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I have a question about how to apply induction proofs over a graph. Let's see for example if I have the following theorem:

Proof by induction that if T has n vertices then it has n-1 edges.

So what I do is the following, I start with my base case, for example:

a=2

v1-----v2

This graph is a tree with two vertices and on edge so the base case holds.

Induction step:

Let's assume that we have a graph T which is a tree with n vertices and n-1 edges (Induction Hypothesis) Now I take a new vertex that is not connected to the tree that I will call it v'. If I add this v' to T then I will have to connect it with any vertex that is on T by an edge to form the new graph T'. By IH hypothesis T has n vertices and n-1 edges, and by adding this new vertex I will end up with n+1 vertices and n edges. As we see the addition of this new vertex v' with its correspondent edge will not form a cycle, so T' will also be a tree.

Is it my induction proof fine? and if its not, then how it will be a sound induction proof?

Thanks

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In response to a comment you made on Aravind's answer, you are absolutely allowed to go from $n$ to $n+1$, that is not where the problem in your proof is. However, your proof is still not working completely.

What you have done is taken an arbitrary tree on $n$ vertices, which by your induction hypothesis has $n-1$ edges. You now form a new tree, (not an arbitrary tree!!) by adding a vertex and an edge. Indeed, this new tree satisfies the property trying to be proven. However, you have not shown this in general. If you want to go this route, you must be more rigorous. It would be necessary to show that the only way to form a tree (by adding one vertex) from your tree on $n$ vertices is to add a single edge. Indeed, this is the case, adding any two edges from a vertex to a tree will clearly create a cycle, and adding no edges will clearly create a forest. However, this last statement is missing from the proof.

To reiterate, you must show that an arbitrary tree on $n+1$ vertices satisfies the property, not just some tree on $n+1$ vertices that can be obtained from a tree on $n$ vertcies. Typically, especially from my experience with graph theory, you start with the graph whose property you're trying to prove, then remove a vertex or some structure to produce a smaller graph which is covered by the induction hypothesis. This is instead of starting with a graph which satisfies the induction hypothesis and then moving to a larger graph. Hopefully, I have fleshed out why the latter option does not work as well.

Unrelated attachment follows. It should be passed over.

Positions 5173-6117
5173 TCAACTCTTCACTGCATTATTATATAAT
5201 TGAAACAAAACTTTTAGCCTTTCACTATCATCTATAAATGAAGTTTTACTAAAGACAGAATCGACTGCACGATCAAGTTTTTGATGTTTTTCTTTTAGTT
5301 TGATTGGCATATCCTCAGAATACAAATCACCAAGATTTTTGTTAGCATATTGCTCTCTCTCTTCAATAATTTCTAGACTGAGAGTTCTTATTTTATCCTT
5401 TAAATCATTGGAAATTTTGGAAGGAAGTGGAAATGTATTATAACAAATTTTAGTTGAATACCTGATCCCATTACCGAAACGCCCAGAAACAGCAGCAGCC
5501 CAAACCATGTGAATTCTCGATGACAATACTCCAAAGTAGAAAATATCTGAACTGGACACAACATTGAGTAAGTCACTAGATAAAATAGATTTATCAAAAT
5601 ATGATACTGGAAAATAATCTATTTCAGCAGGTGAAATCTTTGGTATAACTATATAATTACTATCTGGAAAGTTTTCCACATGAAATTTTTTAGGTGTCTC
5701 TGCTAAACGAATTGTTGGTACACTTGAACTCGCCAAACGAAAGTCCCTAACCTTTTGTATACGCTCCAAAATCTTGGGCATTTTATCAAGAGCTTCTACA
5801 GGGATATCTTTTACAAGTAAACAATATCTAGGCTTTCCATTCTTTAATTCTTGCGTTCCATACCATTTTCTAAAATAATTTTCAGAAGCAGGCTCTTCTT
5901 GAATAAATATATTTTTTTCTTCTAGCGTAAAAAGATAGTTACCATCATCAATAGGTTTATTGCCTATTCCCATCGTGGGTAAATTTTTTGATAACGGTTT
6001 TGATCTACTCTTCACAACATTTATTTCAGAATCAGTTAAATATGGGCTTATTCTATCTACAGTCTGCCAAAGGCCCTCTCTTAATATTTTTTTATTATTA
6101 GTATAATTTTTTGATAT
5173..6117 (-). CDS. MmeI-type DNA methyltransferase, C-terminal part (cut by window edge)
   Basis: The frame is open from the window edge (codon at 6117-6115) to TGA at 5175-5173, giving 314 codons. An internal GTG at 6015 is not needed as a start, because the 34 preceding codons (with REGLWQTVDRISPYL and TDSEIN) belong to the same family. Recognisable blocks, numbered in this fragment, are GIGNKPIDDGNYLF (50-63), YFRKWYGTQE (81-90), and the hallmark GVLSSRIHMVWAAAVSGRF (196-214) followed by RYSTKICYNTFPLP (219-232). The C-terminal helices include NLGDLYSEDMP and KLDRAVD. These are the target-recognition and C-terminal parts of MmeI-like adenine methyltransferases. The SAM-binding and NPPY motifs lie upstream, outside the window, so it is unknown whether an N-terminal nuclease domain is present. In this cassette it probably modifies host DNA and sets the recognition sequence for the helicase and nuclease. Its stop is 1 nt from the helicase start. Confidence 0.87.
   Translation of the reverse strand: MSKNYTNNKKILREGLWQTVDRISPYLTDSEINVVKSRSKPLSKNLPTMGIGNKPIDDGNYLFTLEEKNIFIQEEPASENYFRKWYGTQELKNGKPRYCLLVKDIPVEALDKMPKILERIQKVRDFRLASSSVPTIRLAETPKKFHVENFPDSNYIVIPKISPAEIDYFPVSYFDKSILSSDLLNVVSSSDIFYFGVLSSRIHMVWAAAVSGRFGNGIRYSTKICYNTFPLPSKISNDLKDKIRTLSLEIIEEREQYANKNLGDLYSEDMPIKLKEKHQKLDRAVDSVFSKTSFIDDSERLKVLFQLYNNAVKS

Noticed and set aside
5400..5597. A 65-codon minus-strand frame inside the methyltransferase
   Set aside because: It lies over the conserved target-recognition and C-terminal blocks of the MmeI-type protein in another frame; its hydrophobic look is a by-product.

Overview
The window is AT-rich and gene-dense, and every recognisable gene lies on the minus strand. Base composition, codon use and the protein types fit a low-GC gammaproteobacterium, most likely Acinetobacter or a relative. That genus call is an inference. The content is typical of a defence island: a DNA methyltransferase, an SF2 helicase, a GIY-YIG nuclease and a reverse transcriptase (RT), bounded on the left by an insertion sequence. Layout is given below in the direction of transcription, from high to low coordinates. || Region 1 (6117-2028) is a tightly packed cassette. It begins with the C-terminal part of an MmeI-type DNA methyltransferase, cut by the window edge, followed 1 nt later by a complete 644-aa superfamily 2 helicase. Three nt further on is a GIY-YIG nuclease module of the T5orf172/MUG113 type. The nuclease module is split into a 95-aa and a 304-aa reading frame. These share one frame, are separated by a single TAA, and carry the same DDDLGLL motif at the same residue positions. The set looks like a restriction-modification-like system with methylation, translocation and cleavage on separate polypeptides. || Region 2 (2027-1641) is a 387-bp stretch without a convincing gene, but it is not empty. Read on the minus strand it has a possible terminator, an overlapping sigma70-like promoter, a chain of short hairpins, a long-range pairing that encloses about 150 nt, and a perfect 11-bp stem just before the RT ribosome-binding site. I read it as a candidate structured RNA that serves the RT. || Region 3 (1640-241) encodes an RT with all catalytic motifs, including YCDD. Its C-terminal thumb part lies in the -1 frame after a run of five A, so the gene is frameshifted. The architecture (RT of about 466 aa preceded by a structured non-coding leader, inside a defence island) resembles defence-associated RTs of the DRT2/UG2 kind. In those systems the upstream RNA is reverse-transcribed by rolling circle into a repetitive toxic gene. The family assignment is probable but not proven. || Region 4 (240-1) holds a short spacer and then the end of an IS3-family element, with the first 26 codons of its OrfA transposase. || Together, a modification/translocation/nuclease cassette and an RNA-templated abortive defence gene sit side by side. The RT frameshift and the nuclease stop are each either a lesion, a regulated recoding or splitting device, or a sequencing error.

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Your induction proof is incorrect; the way induction works is (for example): Suppose we have a sequence $P(1),P(2),\ldots$ of statements and we wish to prove that $P(n)$ is true for all natural numbers $n$. After proving some base cases, say $P(1),\ldots,P(k)$, we consider an arbitrary $n>k$ and prove $P(n)$ assuming that the statements $P(1),P(2),\ldots,P(n-1)$ are all true.

In your case, you must thus assume that $T$ is a tree on $n$ vertices that someone gives to you and you must prove that it has $(n-1)$ edges by assuming that all smaller trees satisfy the hypothesis. Instead, in your proof, you have taken some tree on $(n-1)$ vertices and added a vertex to get some tree on $n$ vertices. To get a correct proof, show that $T$ must contain a leaf vertex $v$, and then delete $v$, and show that $T \setminus \{v\}$ is also a tree. You can apply the induction hypothesis to this smaller tree.

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    $\begingroup$ I have taken a tree T with n vertices and n-1 edges and not the opposite way around as you claim. For what I know in induction proof one can go from n to n+1 or to proof from n-1 to n $\endgroup$ – Lila Jun 20 '16 at 17:31
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    $\begingroup$ @Lila One way to see what Aravind is saying is that your proof would be showing that a specific graph, $T'$ grown from a tree $T$ on $n$ vertices by adding one vertex and one edge is also a tree but now with $n+1$ vertices and $n$ edges. The part that you are missing is that you need to show that any tree on $n+1$ vertices can be constructed in such a way. $\endgroup$ – D Poole Jun 20 '16 at 17:43
  • $\begingroup$ @DPoole Had to +1 your comment due to your verbage: grown from a tree $T$... $\endgroup$ – Paddling Ghost Jun 20 '16 at 19:55

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